This is the work of from pioneering trauma researchers Peter Levine and Dr Stephen Porges. Their work since the 1960s, ‘Somatic Experiencing’ and ‘Polyvagal Theory’, looks at how the nervous system responds to threat, and the need for psychological safety.
Porges’s work in particular — his Polyvagal Theory — has become hugely influential in the world of counselling and therapy. As he says, understanding the neurobiology of threat perception helps us avoid being caught up in it: “I put on one of my slides a couple of days ago a kind of modification of what Dupont the chemical company used to say used to advertise ‘Better Living Through Chemistry’. What polyvagal theory is saying is ‘Better Living Through Neurobiology’.”
Polyvagal looks at the function of the Vagus nerve, the longest in the body, which goes to all the major organs and links to the brain and also the muscles of the face and voice.
It moderates feelings of trust and safety, or threat perception, and shows how that connects to our social engagement system and therefore transmits to and from others.
Both polyvagal and somatic experiencing show how, if we are not feeling safe, we cannot take in new information. And curiosity and openness are essential for a conversation that might cover new ground or change minds.
As Peter Levine says: “You can’t be curious and defensive at the same time, the physiology that doesn’t allow them to both be there.”
What does that mean practically, and most importantly, how can we ‘hack’ our physiology to overcome threat response and have more generative conversations? One of the most simple ways is through the breath — which connects directly with the vagus nerve.
In our film, flow expert Jamie Wheal talks about the research at Stanford by scientist Andrew Huberman combining long ‘vagal tone’ breathing (long ten second exhales through the nose with a short two second hold before breathing in again) with soft focus vision.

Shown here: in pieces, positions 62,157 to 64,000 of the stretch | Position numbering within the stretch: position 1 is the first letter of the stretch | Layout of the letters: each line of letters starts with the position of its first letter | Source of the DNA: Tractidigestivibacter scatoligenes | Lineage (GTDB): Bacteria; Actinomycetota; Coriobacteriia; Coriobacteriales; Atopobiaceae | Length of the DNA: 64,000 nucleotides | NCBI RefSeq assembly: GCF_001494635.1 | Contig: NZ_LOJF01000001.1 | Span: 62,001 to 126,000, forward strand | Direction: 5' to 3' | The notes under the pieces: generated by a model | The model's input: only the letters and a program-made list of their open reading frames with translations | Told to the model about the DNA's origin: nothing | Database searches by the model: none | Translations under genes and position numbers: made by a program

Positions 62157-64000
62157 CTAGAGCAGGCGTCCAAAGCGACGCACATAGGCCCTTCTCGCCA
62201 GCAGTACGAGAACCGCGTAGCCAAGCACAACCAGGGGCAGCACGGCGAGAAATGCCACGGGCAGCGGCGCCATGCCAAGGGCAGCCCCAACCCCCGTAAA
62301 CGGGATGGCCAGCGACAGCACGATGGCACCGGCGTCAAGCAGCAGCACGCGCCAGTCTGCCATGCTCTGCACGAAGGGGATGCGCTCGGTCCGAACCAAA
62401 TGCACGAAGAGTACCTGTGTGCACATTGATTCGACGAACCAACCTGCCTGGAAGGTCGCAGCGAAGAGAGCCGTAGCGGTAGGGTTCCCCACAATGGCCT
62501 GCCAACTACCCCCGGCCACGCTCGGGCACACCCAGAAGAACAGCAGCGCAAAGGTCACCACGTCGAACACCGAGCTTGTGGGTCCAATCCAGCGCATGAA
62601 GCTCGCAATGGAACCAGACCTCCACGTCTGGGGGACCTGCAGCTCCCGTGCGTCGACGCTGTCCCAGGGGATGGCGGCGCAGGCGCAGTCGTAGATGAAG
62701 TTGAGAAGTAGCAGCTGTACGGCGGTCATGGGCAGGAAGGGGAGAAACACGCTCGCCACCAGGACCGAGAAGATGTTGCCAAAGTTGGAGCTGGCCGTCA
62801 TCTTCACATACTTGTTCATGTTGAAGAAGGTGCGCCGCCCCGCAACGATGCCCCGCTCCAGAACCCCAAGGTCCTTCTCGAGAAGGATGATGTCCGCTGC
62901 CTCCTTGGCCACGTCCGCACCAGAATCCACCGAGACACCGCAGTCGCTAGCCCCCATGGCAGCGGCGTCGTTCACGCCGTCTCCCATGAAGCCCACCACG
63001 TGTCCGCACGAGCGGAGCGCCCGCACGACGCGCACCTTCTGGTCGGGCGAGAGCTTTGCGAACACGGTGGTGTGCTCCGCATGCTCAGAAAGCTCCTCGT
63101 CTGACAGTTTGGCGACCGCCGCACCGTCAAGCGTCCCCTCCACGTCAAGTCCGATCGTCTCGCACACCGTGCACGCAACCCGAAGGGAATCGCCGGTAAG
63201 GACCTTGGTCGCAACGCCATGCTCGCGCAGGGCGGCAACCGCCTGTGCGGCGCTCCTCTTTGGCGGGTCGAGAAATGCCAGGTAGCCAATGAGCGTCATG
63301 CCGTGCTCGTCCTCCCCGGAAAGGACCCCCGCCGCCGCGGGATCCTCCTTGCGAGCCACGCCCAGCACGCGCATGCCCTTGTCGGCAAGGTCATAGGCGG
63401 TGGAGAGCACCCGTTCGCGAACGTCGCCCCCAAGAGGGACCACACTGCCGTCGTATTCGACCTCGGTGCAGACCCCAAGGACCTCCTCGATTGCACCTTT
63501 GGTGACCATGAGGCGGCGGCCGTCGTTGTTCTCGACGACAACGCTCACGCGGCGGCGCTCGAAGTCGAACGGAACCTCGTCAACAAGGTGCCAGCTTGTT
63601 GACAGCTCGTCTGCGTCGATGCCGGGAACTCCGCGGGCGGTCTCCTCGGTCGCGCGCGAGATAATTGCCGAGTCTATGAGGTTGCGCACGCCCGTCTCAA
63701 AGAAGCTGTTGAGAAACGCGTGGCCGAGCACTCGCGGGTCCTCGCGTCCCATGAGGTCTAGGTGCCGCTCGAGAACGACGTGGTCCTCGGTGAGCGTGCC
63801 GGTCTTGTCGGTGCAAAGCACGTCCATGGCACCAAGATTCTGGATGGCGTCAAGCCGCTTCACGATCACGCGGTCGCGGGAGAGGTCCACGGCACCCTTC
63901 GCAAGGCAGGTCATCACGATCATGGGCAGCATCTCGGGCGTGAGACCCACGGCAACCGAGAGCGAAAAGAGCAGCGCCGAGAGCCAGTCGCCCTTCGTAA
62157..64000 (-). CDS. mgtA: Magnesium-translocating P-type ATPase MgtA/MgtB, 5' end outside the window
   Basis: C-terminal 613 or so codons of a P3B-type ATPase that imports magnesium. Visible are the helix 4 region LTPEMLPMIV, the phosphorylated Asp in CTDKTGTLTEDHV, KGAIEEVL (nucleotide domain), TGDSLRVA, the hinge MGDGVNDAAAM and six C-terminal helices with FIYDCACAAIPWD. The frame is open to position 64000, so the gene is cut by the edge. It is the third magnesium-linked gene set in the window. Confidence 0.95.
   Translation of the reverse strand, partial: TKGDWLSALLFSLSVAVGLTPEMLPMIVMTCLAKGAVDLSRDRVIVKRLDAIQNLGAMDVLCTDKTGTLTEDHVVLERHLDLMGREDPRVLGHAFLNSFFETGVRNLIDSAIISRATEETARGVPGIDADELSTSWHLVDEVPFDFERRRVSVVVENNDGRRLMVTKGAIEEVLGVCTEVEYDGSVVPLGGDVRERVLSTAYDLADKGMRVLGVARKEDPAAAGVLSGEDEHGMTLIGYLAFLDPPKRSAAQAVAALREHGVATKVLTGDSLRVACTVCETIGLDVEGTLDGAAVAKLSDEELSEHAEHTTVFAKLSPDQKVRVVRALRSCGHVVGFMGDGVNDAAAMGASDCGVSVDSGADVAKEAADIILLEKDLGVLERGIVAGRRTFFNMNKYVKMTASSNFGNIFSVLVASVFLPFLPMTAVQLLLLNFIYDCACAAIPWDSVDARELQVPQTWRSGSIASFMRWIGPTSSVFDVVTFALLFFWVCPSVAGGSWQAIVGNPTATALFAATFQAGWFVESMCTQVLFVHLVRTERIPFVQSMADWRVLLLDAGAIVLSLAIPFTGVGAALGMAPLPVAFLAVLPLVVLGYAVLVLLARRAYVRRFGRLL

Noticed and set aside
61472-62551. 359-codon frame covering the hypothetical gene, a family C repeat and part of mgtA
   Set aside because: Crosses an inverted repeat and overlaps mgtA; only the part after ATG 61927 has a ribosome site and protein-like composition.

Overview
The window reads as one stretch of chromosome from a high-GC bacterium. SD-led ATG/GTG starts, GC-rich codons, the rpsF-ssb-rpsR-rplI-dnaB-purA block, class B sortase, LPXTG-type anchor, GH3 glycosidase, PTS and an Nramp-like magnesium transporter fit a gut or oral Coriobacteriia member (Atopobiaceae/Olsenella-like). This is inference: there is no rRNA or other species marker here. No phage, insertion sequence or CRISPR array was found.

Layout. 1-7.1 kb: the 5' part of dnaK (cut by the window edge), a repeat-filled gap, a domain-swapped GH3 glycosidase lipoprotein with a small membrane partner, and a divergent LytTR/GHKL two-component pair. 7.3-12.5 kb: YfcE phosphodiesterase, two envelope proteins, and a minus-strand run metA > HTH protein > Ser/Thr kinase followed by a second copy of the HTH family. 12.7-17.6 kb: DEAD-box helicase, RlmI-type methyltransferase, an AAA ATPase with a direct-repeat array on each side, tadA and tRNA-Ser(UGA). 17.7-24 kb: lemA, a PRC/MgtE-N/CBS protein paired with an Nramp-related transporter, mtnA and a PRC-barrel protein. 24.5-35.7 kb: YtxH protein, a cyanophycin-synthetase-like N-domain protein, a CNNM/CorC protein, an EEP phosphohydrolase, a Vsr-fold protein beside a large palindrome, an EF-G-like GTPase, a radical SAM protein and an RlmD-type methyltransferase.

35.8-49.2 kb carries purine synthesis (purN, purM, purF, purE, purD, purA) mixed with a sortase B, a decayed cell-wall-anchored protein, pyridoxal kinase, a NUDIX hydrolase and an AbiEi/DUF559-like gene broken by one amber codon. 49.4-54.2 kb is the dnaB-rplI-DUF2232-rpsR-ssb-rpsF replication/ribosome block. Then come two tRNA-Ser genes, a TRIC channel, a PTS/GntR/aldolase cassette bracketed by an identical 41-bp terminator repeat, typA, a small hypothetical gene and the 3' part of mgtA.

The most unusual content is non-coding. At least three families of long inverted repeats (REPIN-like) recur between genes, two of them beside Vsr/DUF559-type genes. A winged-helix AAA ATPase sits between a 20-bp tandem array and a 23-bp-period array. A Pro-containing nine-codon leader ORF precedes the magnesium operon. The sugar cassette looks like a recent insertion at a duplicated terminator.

“If you go soft focus, meaning that you’re focusing your eyes to the outside of your field of vision and you do vagus nerve breathing. So the super slow exhales – a whole inhale and you do it through your nose. You completely draw your physiological threat response.”
Most of all, this seems to be an area whose time has come, Alex Evans agrees that many are zeroing in on this area: “This isn’t an idea that’s really surfaced much until recently and now it feels like a lot of people are converging onto this territory. It feels like this is something that’s kind of ripe that’s ready to mature and take root in the world.”
Stephen Porges agrees: “The bottom line is I think we are giving more and more people are having this understanding because now you have with polyvagal theory, a neurobiology that supports the philosophical and for many people even a spiritual or religious view. So you have a convergence of different orientations all ending up in the same point.”
Rebel Wisdom is a media platform founded by BBC & Channel 4 filmmaker David Fuller, on the conviction that we are seeing a civilisational-level crisis of ideas, as the old operating system breaks down. The new is struggling to emerge — and the most transformative ideas always show up first as rebellious.
When our existing assumptions and ways of thinking break down, it’s the rebels and the renegades, those who dare to think differently, who are needed to reboot the system.